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Computed Tomography (CT) Scan

A computed tomography scan (CT scan) uses computers and rotating X-ray machines to create cross-sectional images of your body. These images provide more detailed information than normal X-ray images. CT scan can visualize in detail:

  • Bones.
  • Head.
  • Spine.
  • Heart.
  • Joints.
  • Chest.
  • Soft tissues.
  • Abdomen.
  • Blood vessels.

During a CT scan, you lie in a tunnel-like machine while the inside of the machine rotates and takes a series of X-rays from different positions. These pictures are sent to a computer, where they combine slices, or cross-sections, of your body to create a 3-D image.

Who is eligible for a computed tomography (CT) scan?

A CT scan has many uses, but it’s particularly well-suited for diagnosing diseases and evaluating injuries. CT scans can help your doctor:

  • Locate masses and tumors.
  • Examine internal injuries or bleeding.
  • Monitor the effectiveness of treatments.
  • Study internal structures like blood vessels.
  • Map parts of the body to help plan surgeries and biopsies.
  • Diagnose infections, muscle disorders, and bone fractures.

What conditions can be diagnosed by a computed tomography (CT) scan?

CT scan results are considered normal if the radiologist didn’t see any abnormalities in the images. If any abnormalities are seen, you may need further tests or treatments, depending on what is found.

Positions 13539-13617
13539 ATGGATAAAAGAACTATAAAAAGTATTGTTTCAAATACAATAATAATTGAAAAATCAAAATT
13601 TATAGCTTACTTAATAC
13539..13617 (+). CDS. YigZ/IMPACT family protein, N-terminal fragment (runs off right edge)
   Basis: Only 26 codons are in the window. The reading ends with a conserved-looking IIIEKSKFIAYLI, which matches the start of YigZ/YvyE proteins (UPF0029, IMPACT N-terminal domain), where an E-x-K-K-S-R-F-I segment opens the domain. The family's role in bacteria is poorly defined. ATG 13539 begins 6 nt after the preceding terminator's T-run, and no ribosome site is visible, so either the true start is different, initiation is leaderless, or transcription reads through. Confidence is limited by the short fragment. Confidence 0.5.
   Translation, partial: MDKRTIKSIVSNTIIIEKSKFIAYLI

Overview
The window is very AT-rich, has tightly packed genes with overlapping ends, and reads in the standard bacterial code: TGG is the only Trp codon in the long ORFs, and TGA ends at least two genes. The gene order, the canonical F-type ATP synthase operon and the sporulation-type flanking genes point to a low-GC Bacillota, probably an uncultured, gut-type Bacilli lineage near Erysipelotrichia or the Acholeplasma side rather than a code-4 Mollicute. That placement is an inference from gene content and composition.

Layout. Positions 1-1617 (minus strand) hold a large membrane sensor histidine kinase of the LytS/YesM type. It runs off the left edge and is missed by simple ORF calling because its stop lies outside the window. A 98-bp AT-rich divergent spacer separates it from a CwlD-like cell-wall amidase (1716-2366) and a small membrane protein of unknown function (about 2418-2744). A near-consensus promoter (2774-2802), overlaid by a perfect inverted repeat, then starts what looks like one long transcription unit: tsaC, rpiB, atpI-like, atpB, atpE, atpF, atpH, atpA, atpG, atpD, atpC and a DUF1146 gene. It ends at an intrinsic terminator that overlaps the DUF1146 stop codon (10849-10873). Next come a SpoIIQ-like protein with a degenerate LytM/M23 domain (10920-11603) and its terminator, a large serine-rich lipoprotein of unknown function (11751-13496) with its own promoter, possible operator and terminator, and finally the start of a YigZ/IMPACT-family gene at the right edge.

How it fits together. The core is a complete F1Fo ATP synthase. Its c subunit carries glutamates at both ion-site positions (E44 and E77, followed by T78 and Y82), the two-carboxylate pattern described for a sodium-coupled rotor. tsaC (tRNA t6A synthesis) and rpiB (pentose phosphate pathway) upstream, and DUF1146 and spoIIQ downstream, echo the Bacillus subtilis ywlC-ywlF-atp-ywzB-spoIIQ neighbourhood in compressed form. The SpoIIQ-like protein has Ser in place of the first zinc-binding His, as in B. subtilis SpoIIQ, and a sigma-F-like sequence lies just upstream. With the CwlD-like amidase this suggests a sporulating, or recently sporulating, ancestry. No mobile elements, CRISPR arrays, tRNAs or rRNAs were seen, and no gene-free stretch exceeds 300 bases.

How do I prepare for a CT Scan?

Depending on which part of your body is being scanned, you may be asked to:

  • Take off some or all of your clothing and wear a hospital gown.
  • Remove metal objects like jewelry, dentures, belt, and eyeglasses.
  • Refrain from eating or drinking for a few hours before your scan, especially if your doctor plans on using a contrast dye.

What should I expect during my computed tomography (CT) Scan?

Your doctor may give you a special contrast dye to see internal structures more clearly on the X-ray images. The dye may be put up your rectum, swallowed, or injected into a vein in your arm, depending on what part of your body is being scanned.

You’ll be asked to change into a hospital gown and lie face up on a table that slides into the CT scanner. The health provider goes into the control room to see images from the CT scan of your body. You can communicate with them through an intercom.

While the table slowly moves you into the scanner, the X-ray machine will rotate around you. Each rotation produces different images of your body. The entire procedure can take 20 minutes to one hour.

You must lie still, so the pictures don't blur. Your doctor may ask you to hold your breath at some points. If a young child is getting a CT scan, they may need a sedative to stay still.

Once the CT scan is over, the images are sent to a radiologist who will analyze them. A radiologist is a doctor who specializes in diagnosing conditions by analyzing images. Your doctor will explain the results to you.

Why choose Presbyterian for a computed tomography (CT) Scan?

Presbyterian’s Heart and Vascular team has many different options to help you manage your heart condition. The team performs various diagnostic tests and procedures to help form an accurate diagnosis and create individualized treatment plans for your heart health needs. Depending on the type of heart condition you have and its underlying cause, the team can recommend a wide variety of treatment options, including lifestyle modifications, medications, and procedures. Our cardiologists and cardiovascular surgeons work closely together for cases in which surgery is the best treatment option. We also offer a customized cardiac rehabilitation program at our Healthplex, where clinically appropriate, which can improve your endurance and exercise tolerance, as well as improve heart-related symptoms. Your cardiologist will work with the rehabilitation team to create a plan that will be tailored to your individual health needs.